# List of Probability Distributions Examples are seen in experiments whose sample space is encoded through discrete random variables, in which the distribution can be given by a probability mass function; experiments whose sample space is nonnumerical, in which the distribution will be a categorical distribution and experiments with sample spaces encoded by constant random variables, in which the distribution could be specified by a probability density function.

A List of Probability Distributions

You can find literally infinitely numerous probability distributions. A list of a few of the more crucial distributions follows:

Chi-Square Distribution: this is for usage of determining how near observed quantities fit a proposed model

Binomial Distribution: this provides the number of successes for a number of independent experiments with two outcomes

Normal Distribution: this is known as the bell curve and is found during statistics.

F-Distribution: this is actually a distribution that is employed in analysis of variance (ANOVA)

Student's t Distribution: this is for utilize with small sample sizes from a normal distribution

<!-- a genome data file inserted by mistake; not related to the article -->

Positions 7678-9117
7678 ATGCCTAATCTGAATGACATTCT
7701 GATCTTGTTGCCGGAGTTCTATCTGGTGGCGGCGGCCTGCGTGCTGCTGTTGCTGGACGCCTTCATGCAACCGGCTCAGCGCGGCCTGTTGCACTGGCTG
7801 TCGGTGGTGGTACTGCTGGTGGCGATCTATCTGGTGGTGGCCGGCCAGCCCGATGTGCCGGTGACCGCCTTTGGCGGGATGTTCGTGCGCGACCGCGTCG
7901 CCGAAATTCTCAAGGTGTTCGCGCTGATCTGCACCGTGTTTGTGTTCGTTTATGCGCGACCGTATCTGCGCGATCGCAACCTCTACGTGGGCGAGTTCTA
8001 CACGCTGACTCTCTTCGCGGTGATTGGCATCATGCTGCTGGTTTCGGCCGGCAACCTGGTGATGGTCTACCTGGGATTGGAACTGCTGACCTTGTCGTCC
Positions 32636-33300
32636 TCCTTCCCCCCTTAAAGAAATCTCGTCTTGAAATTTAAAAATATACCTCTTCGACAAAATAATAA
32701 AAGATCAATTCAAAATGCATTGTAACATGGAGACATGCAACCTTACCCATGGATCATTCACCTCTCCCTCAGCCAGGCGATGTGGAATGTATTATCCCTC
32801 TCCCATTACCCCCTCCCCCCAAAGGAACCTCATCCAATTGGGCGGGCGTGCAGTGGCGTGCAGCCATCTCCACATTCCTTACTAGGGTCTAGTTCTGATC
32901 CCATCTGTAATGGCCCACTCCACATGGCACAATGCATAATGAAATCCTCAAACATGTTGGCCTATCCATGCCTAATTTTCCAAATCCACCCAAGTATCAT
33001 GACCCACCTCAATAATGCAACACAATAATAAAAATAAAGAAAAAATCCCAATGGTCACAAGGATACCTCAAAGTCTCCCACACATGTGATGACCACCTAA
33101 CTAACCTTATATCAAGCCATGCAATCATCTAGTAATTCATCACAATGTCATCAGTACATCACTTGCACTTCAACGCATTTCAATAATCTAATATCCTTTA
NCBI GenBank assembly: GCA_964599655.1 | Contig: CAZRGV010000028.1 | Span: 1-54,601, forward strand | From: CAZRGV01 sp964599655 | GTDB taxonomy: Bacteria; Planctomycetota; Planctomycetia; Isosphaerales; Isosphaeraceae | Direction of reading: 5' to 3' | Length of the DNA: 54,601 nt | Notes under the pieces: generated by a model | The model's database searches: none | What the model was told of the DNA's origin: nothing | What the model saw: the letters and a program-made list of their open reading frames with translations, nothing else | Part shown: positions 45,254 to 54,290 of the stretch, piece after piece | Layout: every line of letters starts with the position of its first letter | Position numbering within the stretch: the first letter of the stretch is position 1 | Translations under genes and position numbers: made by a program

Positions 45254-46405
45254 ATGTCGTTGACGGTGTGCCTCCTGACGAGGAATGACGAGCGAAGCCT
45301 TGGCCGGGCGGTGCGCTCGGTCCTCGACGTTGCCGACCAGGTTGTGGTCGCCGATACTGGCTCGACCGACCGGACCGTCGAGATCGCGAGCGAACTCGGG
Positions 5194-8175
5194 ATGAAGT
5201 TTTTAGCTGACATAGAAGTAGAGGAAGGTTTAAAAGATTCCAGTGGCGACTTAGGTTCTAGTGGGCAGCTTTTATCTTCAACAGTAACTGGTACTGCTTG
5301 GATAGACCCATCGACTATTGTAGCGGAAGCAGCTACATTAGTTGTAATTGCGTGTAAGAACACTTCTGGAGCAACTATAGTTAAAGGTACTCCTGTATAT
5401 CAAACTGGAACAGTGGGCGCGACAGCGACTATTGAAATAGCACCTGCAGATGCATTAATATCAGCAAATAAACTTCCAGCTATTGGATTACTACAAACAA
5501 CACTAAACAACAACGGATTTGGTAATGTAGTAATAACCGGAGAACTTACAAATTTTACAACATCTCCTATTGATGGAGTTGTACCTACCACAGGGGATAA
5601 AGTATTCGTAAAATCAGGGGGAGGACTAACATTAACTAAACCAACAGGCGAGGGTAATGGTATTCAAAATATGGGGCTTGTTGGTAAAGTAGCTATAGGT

## Types of Probability Distributions

You can find two types of probability distributions:

1. Discrete probability distributions

The probability distribution of any discrete random variable is a listing of probabilities related to each of its possible values. It is also occasionally referred to as probability mass function or the probability function.

More formally, the probability distribution of any discrete random variable X is actually a function which provides the probability f(x) that the random variable equates to x, for each value x:

f(x) = P(X=x)

2. Continuous probability distributions

Explain an unbroken continuum of possible occurrences. A random variable is constant if it can consider any value in an interval. The number of possible values in an array is infinite, so the Probability(of a single value) = 0

## Mean of Probability Distribution

The mean of a discrete random variable X is actually a weighted average from the possible values that the random variable can consider. Unlike the sample mean of a group of observations, which provides each observation equivalent weight, the mean of a random variable weights each end result xi based on its probability, pi. The common symbol for that mean (also referred to as the expected value of X) is �.

The mean of any random variable gives the long run average of the variable or the expected average end result over many observations.

Mean of probability distribution is given by:

Sum x*P(x) = 1*0.2 + 2*0.1 + 3*0.35 + 4*0.05 + 5*0.3 = 3.15

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